Another shopper, Adrian Tinsley from Blue Bell, said his biggest concern is that a family member or someone he knows will get infected. But he’s also feeling troubled by a lack of clear information about coronavirus.
“I just don’t know what it is, what is it?” he asked. “I don’t even know the symptoms to it or anything … I stopped going on the internet actually, because it’s just everywhere now.”
Pennsylvania’s coronavirus count increased by one Thursday afternoon, with the presumed diagnosis of a new case in Pike County.
Along with social distancing in Montgomery County, Gov. Wolf is urging cancellation of all events larger than 250 people statewide. He said nonessential, out-of-state, and international travel should also be curtailed.
Asked why he’s focusing so heavily on Montgomery County, Wolf said the response is a “work in progress” intended not to shut Pennsylvania down, but to keep people safe.
The whole point, he said, is to “stop drifting to where we’re drifting.”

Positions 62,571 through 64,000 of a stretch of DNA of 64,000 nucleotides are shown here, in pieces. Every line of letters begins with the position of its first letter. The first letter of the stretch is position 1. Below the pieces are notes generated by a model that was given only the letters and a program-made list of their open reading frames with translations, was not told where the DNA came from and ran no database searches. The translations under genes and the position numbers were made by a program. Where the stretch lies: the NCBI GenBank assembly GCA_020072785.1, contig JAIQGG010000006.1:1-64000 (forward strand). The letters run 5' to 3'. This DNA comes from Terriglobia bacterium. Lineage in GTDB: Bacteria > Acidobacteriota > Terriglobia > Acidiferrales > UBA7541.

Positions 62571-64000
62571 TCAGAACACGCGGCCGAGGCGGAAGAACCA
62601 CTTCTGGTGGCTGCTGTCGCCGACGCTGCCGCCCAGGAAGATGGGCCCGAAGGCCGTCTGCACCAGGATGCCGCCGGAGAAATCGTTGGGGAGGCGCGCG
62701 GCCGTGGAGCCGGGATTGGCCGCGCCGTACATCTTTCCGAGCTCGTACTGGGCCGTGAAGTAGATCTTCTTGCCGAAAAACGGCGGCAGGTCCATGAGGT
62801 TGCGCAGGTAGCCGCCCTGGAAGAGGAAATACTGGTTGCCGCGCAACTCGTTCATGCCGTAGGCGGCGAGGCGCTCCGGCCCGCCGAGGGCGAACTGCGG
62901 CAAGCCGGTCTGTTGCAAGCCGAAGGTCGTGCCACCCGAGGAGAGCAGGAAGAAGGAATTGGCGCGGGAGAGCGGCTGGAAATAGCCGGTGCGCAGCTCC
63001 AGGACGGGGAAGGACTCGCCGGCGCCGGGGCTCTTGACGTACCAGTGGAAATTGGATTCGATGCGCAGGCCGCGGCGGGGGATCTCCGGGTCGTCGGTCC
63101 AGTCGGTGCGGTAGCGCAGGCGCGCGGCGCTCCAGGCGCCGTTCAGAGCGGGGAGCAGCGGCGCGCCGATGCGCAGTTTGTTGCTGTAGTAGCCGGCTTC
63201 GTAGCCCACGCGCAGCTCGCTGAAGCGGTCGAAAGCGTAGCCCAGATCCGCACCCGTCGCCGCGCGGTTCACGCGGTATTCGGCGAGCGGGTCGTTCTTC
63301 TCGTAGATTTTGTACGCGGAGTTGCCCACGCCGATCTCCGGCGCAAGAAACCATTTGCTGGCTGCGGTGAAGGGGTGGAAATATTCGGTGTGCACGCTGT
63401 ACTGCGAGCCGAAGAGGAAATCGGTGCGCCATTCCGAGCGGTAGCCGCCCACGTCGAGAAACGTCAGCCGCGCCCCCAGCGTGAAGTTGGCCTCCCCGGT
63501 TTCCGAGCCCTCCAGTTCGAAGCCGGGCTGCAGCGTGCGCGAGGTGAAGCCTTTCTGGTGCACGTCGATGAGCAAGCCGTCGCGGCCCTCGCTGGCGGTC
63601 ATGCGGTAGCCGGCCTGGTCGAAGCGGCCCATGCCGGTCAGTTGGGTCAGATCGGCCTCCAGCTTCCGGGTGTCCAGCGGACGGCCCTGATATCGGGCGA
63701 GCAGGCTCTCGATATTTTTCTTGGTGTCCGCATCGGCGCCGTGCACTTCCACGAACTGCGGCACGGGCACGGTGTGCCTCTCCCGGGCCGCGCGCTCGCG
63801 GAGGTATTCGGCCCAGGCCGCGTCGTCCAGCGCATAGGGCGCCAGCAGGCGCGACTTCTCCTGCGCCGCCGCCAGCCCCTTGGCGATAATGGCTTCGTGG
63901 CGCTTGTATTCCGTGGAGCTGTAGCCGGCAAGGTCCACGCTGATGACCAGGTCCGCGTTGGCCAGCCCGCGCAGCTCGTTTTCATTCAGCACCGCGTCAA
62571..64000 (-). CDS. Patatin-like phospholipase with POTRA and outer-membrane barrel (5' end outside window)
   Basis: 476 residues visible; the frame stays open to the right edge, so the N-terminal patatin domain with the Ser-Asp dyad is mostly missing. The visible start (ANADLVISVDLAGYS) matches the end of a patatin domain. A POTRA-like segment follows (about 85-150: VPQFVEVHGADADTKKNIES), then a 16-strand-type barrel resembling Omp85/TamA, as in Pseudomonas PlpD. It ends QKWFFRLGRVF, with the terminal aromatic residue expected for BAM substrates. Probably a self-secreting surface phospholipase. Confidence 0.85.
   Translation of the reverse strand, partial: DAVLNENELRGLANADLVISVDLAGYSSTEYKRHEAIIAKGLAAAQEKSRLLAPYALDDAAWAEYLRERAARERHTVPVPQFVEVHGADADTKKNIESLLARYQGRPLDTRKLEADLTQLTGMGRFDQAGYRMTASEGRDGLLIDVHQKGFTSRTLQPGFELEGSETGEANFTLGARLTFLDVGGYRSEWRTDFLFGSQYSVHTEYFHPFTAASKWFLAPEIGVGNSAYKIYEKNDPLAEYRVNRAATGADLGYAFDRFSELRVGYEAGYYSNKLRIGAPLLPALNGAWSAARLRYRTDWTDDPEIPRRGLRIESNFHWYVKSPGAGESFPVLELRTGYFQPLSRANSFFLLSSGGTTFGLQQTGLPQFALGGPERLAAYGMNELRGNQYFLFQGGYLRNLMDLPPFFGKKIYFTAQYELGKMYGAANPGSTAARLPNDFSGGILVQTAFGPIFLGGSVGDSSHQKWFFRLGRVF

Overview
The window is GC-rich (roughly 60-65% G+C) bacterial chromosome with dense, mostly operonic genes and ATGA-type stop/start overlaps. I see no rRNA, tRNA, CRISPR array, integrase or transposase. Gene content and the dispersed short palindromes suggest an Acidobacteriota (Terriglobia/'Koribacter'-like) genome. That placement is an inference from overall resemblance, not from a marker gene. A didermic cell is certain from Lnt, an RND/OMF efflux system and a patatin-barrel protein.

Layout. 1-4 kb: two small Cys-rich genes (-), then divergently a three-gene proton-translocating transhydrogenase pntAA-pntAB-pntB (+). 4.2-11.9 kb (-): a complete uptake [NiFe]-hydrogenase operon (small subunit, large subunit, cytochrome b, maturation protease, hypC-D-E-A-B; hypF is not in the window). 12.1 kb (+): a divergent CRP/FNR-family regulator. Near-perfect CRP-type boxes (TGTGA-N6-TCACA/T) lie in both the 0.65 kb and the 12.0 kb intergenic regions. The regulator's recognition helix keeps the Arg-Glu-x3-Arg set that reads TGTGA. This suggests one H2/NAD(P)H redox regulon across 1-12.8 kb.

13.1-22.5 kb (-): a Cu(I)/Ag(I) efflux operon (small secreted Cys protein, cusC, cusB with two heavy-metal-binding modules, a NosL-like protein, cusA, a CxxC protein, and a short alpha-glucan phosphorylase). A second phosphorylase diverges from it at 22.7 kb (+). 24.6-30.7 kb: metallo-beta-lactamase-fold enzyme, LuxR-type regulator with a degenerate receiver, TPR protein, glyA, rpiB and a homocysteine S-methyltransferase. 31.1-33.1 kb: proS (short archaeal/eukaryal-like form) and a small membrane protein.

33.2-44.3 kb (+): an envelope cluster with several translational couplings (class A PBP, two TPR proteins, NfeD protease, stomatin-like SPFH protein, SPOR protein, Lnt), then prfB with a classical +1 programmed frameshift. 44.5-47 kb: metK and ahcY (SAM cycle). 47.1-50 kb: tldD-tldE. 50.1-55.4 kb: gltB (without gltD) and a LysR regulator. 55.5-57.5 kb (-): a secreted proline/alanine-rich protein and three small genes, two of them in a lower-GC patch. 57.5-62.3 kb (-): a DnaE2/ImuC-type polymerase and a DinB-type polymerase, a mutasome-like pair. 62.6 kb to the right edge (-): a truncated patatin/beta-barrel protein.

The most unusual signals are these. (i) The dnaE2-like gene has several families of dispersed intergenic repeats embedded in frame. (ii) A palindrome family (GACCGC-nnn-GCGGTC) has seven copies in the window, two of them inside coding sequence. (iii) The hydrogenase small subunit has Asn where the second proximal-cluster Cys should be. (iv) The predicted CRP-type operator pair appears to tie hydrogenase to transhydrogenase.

“We have been in a containment phase, we have been tracking positives … and that has bought us valuable time,” Health Secretary Rachel Levine said. “But we are anticipating community spread … and thus we are taking these proactive steps.”
Levine said the commonwealth’s strategy is now shifting to “mitigation.”
Along with Montgomery County’s 13 cases — four of which were announced Thursday morning — and the new Pike County case, Bucks and Monroe counties each have two presumed coronavirus diagnoses, and Delaware, Northampton, Philadelphia and Wayne counties all have one case.
Levels of alarm have risen along with presumed positive cases, and now schools, state and local governments, sports teams, railroad companies and many other organizations are taking significant detours from their usual operations.
In Philadelphia, officials announced Thursday afternoon that crowds of more than 1,000 will be banned from gathering for the next 30 days. The city also is recommending that no more than 250 people gather at one time, and that social distancing be observed to prevent the spread of the coronavirus.